Comparing the effect of a leaflet and a movie in preventing tick bites and Lyme disease in The Netherlands

Desiree Jacqueline Mathieu Angelique Beaujean*, Rik Crutzen, Fedor Gassner, Caroline Ameling, Albert Wong, James Everard van Steenbergen, Dirk Ruwaard

*Corresponding author for this work

Research output: Contribution to journalArticleAcademicpeer-review

9 Citations (Web of Science)

Abstract

Background: Lyme disease (LD) has become the most common vector borne illness in the Northern hemisphere. Prevention relies predominantly on fostering protective behaviors (e.g., avoiding tick areas, using protective clothing and repellent, and doing routine tick checks post-exposure). The objective of this study was to evaluate the effectiveness (in terms of knowledge, perceived severity and susceptibility, self-efficacy, response efficacy, intention, and behavior over time) and appreciation of a leaflet and a movie as tools for informing the public in the Netherlands about ticks and LD protective behaviors. Methods: Participants (1,677 at t1 and 361 extra at t2) were members of a representative Internet panel (adults aged 18 years and above). A four group randomized controlled design was used to test the effect of an information leaflet and a movie (two intervention groups), compared to a control group and a follow-up only control group. Data were collected over two periods: July 15-29, 2013 (t1) and at follow-up 4 weeks later, August 16-31, 2013 (t2). Results: Post-intervention results show all respondents in all groups possess good general basic knowledge of ticks and LD. Respondents in both the leaflet and movie groups knew more than respondents in the control group, and had greater awareness of best practices after a tick bite. Intention to perform protective behavior in future was stronger among respondents in the intervention groups. While respondents generally appreciated both the movie and the leaflet, they found the movie ran too long. Follow-up revealed no lasting positive effects from either the leaflet or the movie. Conclusions: Our results suggest that both the movie and the leaflet are valued and effective intervention tools for improving knowledge about tick bites and strengthening self-efficacy and intentions to perform protective behavior against ticks and LD. Achieving lasting effects, however, calls for more action.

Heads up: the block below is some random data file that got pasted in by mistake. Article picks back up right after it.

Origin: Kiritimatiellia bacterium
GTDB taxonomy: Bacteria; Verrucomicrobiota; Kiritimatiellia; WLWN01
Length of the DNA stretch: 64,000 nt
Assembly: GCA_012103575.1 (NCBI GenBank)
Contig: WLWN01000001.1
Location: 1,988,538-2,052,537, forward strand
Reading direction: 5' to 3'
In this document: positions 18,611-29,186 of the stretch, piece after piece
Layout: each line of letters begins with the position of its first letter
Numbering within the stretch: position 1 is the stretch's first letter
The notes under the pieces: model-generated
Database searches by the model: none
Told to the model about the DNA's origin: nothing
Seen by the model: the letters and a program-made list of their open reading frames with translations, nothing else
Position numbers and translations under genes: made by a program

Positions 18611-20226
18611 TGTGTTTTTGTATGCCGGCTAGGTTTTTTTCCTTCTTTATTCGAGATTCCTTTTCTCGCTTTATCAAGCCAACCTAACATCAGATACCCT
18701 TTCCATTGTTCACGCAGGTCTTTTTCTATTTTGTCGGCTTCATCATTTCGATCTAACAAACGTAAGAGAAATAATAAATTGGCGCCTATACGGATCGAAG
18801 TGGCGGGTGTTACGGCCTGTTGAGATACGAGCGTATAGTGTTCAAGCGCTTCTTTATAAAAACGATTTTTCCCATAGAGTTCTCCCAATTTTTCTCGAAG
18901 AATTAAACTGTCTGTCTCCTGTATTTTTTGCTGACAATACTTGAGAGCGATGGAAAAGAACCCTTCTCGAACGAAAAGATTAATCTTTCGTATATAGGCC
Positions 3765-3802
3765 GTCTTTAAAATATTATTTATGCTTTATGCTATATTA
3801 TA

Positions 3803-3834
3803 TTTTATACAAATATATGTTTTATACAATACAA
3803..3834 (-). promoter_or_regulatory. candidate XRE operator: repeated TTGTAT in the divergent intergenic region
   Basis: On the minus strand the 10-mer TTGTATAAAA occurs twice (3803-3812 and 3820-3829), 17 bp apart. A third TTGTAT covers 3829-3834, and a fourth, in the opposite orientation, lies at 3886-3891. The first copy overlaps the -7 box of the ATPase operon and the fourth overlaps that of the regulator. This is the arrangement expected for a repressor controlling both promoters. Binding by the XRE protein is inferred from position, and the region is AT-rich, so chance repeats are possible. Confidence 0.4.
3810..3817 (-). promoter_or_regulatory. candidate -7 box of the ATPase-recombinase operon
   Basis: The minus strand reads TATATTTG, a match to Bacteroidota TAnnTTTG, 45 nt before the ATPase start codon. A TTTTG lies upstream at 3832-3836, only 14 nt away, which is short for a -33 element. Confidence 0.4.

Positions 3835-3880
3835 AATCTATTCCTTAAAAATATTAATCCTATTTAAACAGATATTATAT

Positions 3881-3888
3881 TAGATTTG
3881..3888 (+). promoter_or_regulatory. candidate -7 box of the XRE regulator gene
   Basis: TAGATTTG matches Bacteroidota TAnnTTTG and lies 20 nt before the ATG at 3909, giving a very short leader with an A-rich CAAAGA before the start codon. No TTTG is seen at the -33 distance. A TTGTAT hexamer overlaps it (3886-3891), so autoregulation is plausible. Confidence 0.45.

Original languageEnglish
Article number495
JournalBMC Public Health
Volume16
DOIs
Publication statusPublished - 10 Jun 2016

Keywords

  • Communication interventions
  • Educational interventions
  • Ticks
  • Lyme disease

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